It’s often thought in psychology that personality is in-born. People are born with certain cognitive traits can stick with them from birth to death. Now, part of personality is based on nurture, referencing back to the nature vs. nurture argument.
Many psychologists agree now that personality is a mixture of nature and nurture. Some traits are born within us, and other parts of our personality are influenced by our environment. For instance, we may be born introverted, and because of how we were raised and our environment, we may develop a taste for certain types of music or certain foods.
I think many people will agree that personality can change, at least on the nurture side of things. We might start to enjoy listening to country music instead of rock.
However, a common question asked by MBTI test-takers is, “Can I change my personality type?”
Personality types are very different from a nurture view of personality. These types like INFP or ENTJ are made up of cognitive functions, cognitive traits that have been in the person since birth. Changing your personality type means changing which cognitive functions you prefer to use. So, is that possible?
This depends a lot on environment. If you’re INFP, but your work environment forces you to plan and schedule more and be more organized than adaptable, you may begin to change your Perceiving side to Judging, and perhaps act more like an INFJ. However, whenever you leave such an environment for a long period, you’ll most likely revert back to INFP.
Now, some personality theorists do not believe personality can change. You may begin to develop traits contrary to your type in different environments, but you’ll usually revert back to your original type.
Though this only one study and in a very specific environment, some researchers, Yeakley, Norton, Vinzant & Vinzant, in 1988, wanted to use the MB-TI test to see if personality changes were occurring in the members of a church. Around 800 people from the church participated.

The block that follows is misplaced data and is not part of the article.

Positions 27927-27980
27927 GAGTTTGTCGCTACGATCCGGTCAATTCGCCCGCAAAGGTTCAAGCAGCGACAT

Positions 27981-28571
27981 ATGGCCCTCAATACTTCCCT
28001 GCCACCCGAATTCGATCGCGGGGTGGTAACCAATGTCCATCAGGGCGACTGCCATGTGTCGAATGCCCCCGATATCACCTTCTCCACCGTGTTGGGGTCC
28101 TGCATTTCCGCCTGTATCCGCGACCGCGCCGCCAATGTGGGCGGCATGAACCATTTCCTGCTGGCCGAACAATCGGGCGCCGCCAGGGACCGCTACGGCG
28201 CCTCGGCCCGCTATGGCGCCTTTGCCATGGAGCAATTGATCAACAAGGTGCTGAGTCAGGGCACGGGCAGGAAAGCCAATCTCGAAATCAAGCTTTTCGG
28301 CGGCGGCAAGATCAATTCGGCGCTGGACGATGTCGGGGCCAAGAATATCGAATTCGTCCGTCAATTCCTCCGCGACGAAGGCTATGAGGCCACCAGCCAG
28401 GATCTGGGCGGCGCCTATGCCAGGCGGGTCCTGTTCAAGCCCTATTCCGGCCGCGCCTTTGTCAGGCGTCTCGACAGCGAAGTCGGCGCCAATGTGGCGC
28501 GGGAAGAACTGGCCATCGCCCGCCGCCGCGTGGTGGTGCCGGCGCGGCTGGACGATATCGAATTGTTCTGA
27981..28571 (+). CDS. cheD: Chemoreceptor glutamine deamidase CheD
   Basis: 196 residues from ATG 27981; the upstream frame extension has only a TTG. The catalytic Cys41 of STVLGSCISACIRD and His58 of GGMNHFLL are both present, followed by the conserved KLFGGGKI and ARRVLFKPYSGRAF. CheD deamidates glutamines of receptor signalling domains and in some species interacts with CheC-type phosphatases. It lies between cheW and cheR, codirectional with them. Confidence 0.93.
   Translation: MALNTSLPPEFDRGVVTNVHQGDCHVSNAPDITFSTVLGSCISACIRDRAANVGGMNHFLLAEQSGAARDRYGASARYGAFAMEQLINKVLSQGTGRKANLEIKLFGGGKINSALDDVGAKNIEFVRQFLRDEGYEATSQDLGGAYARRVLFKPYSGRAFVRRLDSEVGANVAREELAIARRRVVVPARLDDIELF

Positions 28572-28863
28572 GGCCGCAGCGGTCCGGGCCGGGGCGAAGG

These members were required to take three tests. The first test was for how the member was before they joined the church, the second was for how that member saw themselves now, and the third was for how they saw themselves 5 years from now.
The first test showed the expected distribution of personality types. The second test, however, showed that the members’ current personalities where that of ESFJ, ESTJ, and ENFJ. Finally, the third test showed that many members thought they would be ESFJ in five years.
Now, when tested in other religious organizations like Baptist and Lutheran churches for instance (more churches were tested than those two), the changes in personality were not statistically significant.
Though my resources are not clear as to if this first church and its results were statistically significant, they make it seem that the reason why such members would want different personality types (like ESFJ and ESTJ) and begin to have such personalities is rooted in the fact that many of the leaders of this first church were ESFJ and were instilling ESFJ traits within their church members.
Though I do not know if this change in personality was permanent, I can only assume that if a church member left that church their personality would revert back to their original personality type. Within that church though, a member would strive to be ESFJ or a type close to ESFJ, and would stay ESFJ during their church stay.
So can personality change? Given certain environments, personality can change, but only temporarily.
Is this change healthy? No, I believe if someone wants to change their personality they should first figure out what traits they want to see in themselves that they want to change and thus figure out what traits their personality type lacks. It’s not about getting rid off traits like introversion, it’s about accepting those traits and learning where to compensate. No personality type is better than another, and don’t let anyone say otherwise. Every personality type lacks something, and if we can learn that, than we can understand where we can compensate for what we lack.